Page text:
‘The Happy Valley’ case study

By John Hope | March 1, 2010 | Last updated on March 1, 2010
6 min read

When members of the Institute of Advanced Financial Planners (IAFP) met in late 2009 in London, Ont., they were presented with a case study entitled “How do you Solve a Problem Like Happy Valley?” and asked to explore the relationship between financial planning and sustainability.

In simplest terms, sustainability means resources must be used at a rate at which they can be replenished. Financial planners must ask themselves what role they play in advising clients and in applying the concept of sustainability to modern lifestyles. When they registered, delegates were asked to choose one of the following case-study challenges:

  • How to invest a $10 million endowment;
  • How much to spend from the endowment;
  • What kind of projects to support; or
  • How to advise estate beneficiaries on options advanced by other delegates who chose one of the challenges above.

The case study was purposely crafted to juxtapose quality-of-life needs in the global community (as represented by an endowment) against business-as-usual in the developed world (as represented by those who controlled much of the wealth in Happy Valley). During the symposium, delegates listened to some of the top minds in Canada expound on various aspects of endowments, social investing and other relevant topics, and prepared themselves to vote on the options that were proposed to make Happy Valley a better place for its citizens. The case examined the long-term effects of wealth on both family and community stakeholders, and also raised questions about the importance of a client’s non-financial aspirations.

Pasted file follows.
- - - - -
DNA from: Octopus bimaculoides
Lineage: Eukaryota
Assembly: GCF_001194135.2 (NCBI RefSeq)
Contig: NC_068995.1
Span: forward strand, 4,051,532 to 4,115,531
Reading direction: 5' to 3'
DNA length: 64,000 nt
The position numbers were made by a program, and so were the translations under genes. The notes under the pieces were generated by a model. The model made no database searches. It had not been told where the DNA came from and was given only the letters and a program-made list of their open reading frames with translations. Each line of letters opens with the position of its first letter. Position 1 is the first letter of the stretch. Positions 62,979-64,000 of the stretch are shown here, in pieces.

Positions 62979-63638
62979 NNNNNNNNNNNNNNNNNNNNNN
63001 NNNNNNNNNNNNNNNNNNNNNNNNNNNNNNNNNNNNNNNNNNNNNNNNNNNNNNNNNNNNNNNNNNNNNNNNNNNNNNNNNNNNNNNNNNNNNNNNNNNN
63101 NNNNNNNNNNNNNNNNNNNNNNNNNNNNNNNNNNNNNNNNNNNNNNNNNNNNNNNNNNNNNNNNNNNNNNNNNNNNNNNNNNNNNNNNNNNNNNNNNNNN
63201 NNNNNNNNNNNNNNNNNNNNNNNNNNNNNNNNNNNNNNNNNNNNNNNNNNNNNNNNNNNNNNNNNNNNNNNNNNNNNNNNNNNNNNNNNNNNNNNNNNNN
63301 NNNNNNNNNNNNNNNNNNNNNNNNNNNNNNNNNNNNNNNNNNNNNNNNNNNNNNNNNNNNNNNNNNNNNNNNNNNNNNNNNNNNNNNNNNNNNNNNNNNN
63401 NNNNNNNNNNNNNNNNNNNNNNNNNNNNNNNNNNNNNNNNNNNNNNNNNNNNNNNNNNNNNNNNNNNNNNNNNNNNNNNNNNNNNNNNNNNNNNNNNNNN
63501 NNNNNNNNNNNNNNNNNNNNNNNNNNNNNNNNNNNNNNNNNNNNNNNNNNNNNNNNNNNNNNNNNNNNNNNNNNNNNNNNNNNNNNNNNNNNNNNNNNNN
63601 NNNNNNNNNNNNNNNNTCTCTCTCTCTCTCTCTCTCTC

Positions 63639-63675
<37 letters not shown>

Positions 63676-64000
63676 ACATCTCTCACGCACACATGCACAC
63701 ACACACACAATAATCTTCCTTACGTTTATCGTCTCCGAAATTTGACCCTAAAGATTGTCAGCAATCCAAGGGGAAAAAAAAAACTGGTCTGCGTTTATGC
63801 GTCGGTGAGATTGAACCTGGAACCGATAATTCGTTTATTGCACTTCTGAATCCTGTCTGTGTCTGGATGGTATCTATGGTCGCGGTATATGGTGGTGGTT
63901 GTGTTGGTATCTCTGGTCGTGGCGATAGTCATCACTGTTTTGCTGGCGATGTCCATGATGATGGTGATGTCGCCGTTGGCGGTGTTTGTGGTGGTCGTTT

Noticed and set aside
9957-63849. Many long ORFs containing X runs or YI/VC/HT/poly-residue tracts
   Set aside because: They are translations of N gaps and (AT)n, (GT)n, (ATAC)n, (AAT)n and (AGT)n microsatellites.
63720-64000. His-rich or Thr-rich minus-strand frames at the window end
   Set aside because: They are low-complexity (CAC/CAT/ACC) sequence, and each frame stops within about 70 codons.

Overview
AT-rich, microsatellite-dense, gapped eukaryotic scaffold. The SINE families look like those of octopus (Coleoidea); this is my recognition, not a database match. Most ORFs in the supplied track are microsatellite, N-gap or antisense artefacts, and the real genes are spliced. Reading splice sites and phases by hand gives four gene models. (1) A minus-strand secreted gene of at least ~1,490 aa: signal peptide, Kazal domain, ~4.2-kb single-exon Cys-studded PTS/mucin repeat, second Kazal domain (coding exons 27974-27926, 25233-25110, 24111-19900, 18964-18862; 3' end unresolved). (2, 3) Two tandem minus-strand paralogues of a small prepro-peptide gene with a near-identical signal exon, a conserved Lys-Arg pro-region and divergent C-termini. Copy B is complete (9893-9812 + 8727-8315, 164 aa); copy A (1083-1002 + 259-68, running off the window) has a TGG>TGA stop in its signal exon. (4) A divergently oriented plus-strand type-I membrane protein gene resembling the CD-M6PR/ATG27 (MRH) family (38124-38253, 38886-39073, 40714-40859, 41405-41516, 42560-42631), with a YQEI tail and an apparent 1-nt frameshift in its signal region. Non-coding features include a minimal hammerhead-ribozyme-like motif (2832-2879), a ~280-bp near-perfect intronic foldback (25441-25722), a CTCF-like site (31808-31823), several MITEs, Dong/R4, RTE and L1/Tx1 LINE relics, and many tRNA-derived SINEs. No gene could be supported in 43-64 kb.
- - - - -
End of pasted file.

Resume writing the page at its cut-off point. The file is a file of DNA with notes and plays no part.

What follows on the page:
The Happy Valley case study was premised upon the ideas used in a “Village of 100/1,000” microcosm of our current world put forward by Dartmouth professor Donella Meadows of The Sustainability Institute (Spring Valley, California-based Family Care Foundation). The microcosm lays out some stark realities about worldwide economic disparity (in this village of 100 people, 5 people control 32% of all wealth). The crux of the problem really was in how to address the economic disparity that exists in today’s world.

The symposium looked for potential solutions from the highly qualified skill set presented by the IAFP’s Registered Financial Planners (R.F.P.s). That was the purpose of the vote held on the Friday of the symposium; however, the results tabulated do not represent the purpose of the symposium nor was this vote intended to be the culmination of our investigation into the concept of sustainability. It was merely the beginning. Canadian anthropologist Wade Davis presented a very unsettling view of our world in his 2009 Massey Lectures entitled “The Wayfinders.” He makes the point that biologists today suggest 20% of mammals, 11% of birds, and 5% of fish are threatened. Botanists anticipate the loss of 10% of plant diversity, and linguists and anthropologists are facing the imminent disappearance of more than half the world’s extant languages. None of these findings suggest we are on the right track toward a sustainable world.

The Village-of-1,000 concept illustrates this disparity in a manner that allows each of us to witness its impact in a very meaningful way. The thought process behind the case study was simply that if this disparity could be brought before some of the finest financial planning minds in Canada, surely we could find solutions. Most important, however, was to shine a light brightly on the disparity that exists in the world so we can all set to work solving it now!

Economist and philosopher E.F. Schumacher illustrated this purpose wonderfully in his book: A Guide For the Perplexed. Schumacher introduces four progressive levels of being: matter, plant (with the addition of life), animal (with the addition of consciousness) and human (with the power of self-awareness). His thesis states it’s only humans that exhibit the characteristic of self-awareness. Sadly, all humans do not exhibit this skill set equally. Which leads us to Adaequatio, a principle that states the understanding of the knower must be adequate to the thing to be known.